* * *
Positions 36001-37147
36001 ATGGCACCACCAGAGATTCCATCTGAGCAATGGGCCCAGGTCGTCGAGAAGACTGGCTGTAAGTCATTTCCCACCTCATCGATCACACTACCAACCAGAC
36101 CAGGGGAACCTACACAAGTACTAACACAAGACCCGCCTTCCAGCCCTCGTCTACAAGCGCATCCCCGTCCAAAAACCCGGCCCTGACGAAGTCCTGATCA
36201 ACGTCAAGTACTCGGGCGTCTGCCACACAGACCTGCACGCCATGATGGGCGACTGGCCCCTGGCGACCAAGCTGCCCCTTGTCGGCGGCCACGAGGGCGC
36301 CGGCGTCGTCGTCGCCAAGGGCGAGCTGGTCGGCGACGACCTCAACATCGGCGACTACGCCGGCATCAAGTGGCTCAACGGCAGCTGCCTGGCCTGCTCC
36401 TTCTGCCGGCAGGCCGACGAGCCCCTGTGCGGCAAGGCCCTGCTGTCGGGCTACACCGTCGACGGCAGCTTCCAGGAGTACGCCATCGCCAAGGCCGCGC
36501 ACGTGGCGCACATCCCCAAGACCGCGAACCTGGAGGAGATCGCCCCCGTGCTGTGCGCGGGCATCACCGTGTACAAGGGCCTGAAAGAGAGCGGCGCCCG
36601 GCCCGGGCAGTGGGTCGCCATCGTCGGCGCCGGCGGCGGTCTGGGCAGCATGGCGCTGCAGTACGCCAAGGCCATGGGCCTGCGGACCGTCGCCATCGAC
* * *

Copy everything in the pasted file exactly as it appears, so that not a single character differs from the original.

Positions 36001-37147
36001 ATGGCACCACCAGAGATTCCATCTGAGCAATGGGCCCAGGTCGTCGAGAAGACTGGCTGTAAGTCATTTCCCACCTCATCGATCACACTACCAACCAGAC
36101 CAGGGGAACCTACACAAGTACTAACACAAGACCCGCCTTCCAGCCCTCGTCTACAAGCGCATCCCCGTCCAAAAACCCGGCCCTGACGAAGTCCTGATCA
36201 ACGTCAAGTACTCGGGCGTCTGCCACACAGACCTGCACGCCATGATGGGCGACTGGCCCCTGGCGACCAAGCTGCCCCTTGTCGGCGGCCACGAGGGCGC
36301 CGGCGTCGTCGTCGCCAAGGGCGAGCTGGTCGGCGACGACCTCAACATCGGCGACTACGCCGGCATCAAGTGGCTCAACGGCAGCTGCCTGGCCTGCTCC
36401 TTCTGCCGGCAGGCCGACGAGCCCCTGTGCGGCAAGGCCCTGCTGTCGGGCTACACCGTCGACGGCAGCTTCCAGGAGTACGCCATCGCCAAGGCCGCGC
36501 ACGTGGCGCACATCCCCAAGACCGCGAACCTGGAGGAGATCGCCCCCGTGCTGTGCGCGGGCATCACCGTGTACAAGGGCCTGAAAGAGAGCGGCGCCCG
36601 GCCCGGGCAGTGGGTCGCCATCGTCGGCGCCGGCGGCGGTCTGGGCAGCATGGCGCTGCAGTACGCCAAGGCCATGGGCCTGCGGACCGTCGCCATCGAC